possible to collapse temperature (recommended 2-5 oC below Tc). Additionally, it has been reported that operating
at high temperature (scorch
temperature) results in uniform
distribution of temperature and
bound water at the end of the
cycle [41]. Therefore, an
optimum temperature is one
that provides a compromise
between the freeze-drying time
and safety. It should be noted
that overloading of a freezedryer can occur at product
temperature above -15oC [21].
Addition of a sugar or a polyol is
usually recommended at a
concentration sufficient (usually
10%) for stability purposes.
Given the fact that addition of a
saccharide increases the
viscosity of the formulation
matrix and reaction rate is
inversely proportional to
viscosity (from Stokes-Einstein
relationship), freeze-drying of product at temperatures above Tg is worthwhile investigating [13,42]. Additionally, to
avoid cake collapse, a bulking agent may be added as the collapse temperature of the bulking agent rich formulation
is close to the eutectic temperature of the bulking agent (Teu for mannitol ~ -3oC while Tg of sucrose is ~ -34oC.
Therefore at a high mannitol to sucrose ratio the Tc would be close to -5oC). The product temperature during drying is
usually 5-40oC lower than the shelf temperature and depends on chamber pressure, heat transfer coefficient of the
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the product temperature changes by 1-20C [15,21]. The product temperature, as monitored using a thermal probe, is
typically higher around the edges (edge effect) and colder in the interior because of radiative heat transfer from the
chamber walls and the freeze-dryers door. Furthermore, to improve the rate of ice sublimation usually the drying is
carried out at low pressure (50-200 mTorr). Very low pressure results in larger heterogeneity in heat transfer and might
also cause contamination of products with pump oil or volatile stopper components [43,44]. Typically, a good starting
point for development is 100 mTorr. Thus, an optimal shelf pressure allows for a high sublimation rate with
homogenous heat transfer.
At the end point for primary drying, the product temperature increases to shelf temperature (transition temperature)
signaling the end to primary drying. An additional soak time of at least 20% is recommended as drying in all vials is not
finished at the same time. The end of primary drying can also be monitored using the Dew point sensor but the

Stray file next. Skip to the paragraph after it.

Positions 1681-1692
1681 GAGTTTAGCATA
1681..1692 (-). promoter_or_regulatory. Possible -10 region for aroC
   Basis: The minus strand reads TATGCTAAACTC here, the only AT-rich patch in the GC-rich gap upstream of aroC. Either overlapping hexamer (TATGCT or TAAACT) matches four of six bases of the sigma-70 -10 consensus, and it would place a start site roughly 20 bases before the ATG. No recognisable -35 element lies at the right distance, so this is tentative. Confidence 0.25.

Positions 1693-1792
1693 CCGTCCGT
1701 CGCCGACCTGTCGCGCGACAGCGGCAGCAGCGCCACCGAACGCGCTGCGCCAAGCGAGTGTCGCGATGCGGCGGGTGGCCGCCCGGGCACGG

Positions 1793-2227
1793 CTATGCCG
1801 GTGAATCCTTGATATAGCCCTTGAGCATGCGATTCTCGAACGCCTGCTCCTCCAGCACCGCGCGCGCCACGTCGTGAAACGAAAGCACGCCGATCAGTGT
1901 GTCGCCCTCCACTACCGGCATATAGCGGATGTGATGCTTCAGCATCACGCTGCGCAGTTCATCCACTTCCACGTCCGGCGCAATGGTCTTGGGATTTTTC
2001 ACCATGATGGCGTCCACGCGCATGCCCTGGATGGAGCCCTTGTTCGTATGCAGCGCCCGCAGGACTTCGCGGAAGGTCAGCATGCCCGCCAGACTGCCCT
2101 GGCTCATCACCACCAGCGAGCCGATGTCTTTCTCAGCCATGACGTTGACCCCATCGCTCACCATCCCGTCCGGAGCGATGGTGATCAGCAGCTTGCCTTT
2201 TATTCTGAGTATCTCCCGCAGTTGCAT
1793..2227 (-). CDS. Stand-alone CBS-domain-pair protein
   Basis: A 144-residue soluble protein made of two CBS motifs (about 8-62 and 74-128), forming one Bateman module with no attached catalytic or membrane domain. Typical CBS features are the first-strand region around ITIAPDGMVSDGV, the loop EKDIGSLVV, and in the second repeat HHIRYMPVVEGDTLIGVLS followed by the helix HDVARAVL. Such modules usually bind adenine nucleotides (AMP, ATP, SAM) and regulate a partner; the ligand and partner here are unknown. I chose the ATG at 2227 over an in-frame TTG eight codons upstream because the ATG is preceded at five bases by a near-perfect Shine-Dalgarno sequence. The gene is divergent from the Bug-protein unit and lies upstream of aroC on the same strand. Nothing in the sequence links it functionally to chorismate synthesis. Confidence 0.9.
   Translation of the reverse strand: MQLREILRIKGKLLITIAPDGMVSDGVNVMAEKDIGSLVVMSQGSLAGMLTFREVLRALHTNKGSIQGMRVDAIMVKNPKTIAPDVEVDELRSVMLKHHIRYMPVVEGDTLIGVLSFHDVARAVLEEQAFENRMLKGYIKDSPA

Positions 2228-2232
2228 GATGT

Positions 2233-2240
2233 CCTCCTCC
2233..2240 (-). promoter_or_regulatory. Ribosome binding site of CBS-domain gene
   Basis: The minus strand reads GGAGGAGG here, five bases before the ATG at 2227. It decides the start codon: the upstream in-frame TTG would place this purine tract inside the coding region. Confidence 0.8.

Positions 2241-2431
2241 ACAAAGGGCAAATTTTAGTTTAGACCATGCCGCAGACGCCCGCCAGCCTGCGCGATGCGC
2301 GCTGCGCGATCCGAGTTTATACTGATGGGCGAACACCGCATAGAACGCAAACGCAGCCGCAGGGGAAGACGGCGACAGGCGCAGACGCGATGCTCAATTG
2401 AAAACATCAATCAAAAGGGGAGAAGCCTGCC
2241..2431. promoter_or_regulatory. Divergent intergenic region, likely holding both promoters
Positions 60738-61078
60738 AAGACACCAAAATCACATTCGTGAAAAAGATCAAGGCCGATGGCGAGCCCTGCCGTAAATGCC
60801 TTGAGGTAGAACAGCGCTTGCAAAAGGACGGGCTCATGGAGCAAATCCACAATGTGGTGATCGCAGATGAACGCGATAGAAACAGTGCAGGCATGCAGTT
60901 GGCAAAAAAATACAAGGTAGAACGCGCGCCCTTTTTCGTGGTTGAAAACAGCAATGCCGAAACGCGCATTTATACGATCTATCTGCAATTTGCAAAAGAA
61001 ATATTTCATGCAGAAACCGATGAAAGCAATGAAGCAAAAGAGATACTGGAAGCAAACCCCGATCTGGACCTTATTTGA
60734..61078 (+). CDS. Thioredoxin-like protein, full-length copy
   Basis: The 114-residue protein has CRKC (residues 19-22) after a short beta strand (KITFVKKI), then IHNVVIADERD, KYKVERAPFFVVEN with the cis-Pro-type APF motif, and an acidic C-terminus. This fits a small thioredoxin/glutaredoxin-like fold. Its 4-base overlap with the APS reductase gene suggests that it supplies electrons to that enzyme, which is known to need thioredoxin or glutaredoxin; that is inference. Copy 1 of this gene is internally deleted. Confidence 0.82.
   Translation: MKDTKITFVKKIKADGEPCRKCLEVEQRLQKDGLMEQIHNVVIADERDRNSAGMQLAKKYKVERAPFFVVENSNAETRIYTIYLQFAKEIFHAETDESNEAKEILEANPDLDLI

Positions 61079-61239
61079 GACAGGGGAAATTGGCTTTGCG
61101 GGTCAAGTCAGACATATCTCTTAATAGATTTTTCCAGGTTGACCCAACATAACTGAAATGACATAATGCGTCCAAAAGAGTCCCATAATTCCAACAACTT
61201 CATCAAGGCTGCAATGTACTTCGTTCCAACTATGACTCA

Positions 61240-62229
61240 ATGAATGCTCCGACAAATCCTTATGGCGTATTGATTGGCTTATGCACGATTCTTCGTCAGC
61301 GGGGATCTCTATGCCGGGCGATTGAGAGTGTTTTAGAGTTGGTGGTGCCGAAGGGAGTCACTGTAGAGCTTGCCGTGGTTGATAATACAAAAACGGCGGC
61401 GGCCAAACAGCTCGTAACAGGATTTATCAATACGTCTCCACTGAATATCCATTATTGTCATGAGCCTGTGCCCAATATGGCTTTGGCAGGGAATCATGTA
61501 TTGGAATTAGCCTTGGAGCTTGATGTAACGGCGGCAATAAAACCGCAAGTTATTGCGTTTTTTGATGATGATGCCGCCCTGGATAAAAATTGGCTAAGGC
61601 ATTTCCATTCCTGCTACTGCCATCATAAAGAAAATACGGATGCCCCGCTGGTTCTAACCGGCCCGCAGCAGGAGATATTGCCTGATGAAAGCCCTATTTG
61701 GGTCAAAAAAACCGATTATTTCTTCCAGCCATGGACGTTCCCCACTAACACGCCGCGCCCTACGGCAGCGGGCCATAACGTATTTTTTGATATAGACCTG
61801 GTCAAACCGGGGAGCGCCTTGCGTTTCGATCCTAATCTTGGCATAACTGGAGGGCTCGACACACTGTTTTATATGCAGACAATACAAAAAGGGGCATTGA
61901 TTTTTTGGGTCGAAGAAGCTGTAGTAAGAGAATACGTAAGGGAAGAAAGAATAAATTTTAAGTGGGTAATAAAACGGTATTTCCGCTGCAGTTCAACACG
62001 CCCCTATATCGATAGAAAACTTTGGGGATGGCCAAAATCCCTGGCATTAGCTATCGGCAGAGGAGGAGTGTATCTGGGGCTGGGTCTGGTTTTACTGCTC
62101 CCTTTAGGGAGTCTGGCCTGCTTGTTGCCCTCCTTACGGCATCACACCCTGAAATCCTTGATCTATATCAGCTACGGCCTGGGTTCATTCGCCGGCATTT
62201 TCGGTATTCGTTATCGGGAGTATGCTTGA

recommended method is the MTM/ Pressure rise method [15,21]. At high antibody concentrations, the total solute
concentration usually exceeds
10% which in turn results in an
increased resistance of dry layer
to the flux of water vapor
leading to prolonged drying
times when operating at
temperatures below Tg.
However, results from our
experiments suggests that the
difference between Tg and Tc
increases as a function of
increasing protein concentration
(Figure 1) [20]. As a
consequence, primary drying
could be carried out at
temperatures close to Tc with
much shorter primary drying
time. Also, it is well accepted
that reconstitution time
increases with increasing
antibody concentration [12,10].
Results from our investigation has shown that a 2-fold decrease in reconstitution time can be achieved upon addition
of annealing step during the freeze-drying process (Figure 2), although, the reconstitution times (~ 47 min) obtained
under these conditions also puts constraints on the practical usage of the dried product [20]. Generally, high
concentration antibody formulations can be obtained by lyophilizing a formulation comprising a lower antibody
concentration and reconstituting to a higher antibody concentration [45]. The reconstitution time for a lyophilized
cake prepared from 110 mg/ml bulk, for example, significantly dropped from 60 min to less than 5 min upon using the
diluted bulk [46].

Secondary Drying
Secondary drying, the last stage of freeze-drying, removes the water from solute phase by desorption. Secondary
drying is usually achieved at a slow ramp rate to avoid collapse of amorphous product (~ 0.1oC/min) while a higher
ramp rate might be used for crystalline product (~ 0.5oC/min). Also, a recommended protocol is drying of product at
high temperature for a short period of time rather than at low temperatures for longer times. This is attributed to the
fact that water desorption rate decreases dramatically with time. An additional advantage of a short secondary drying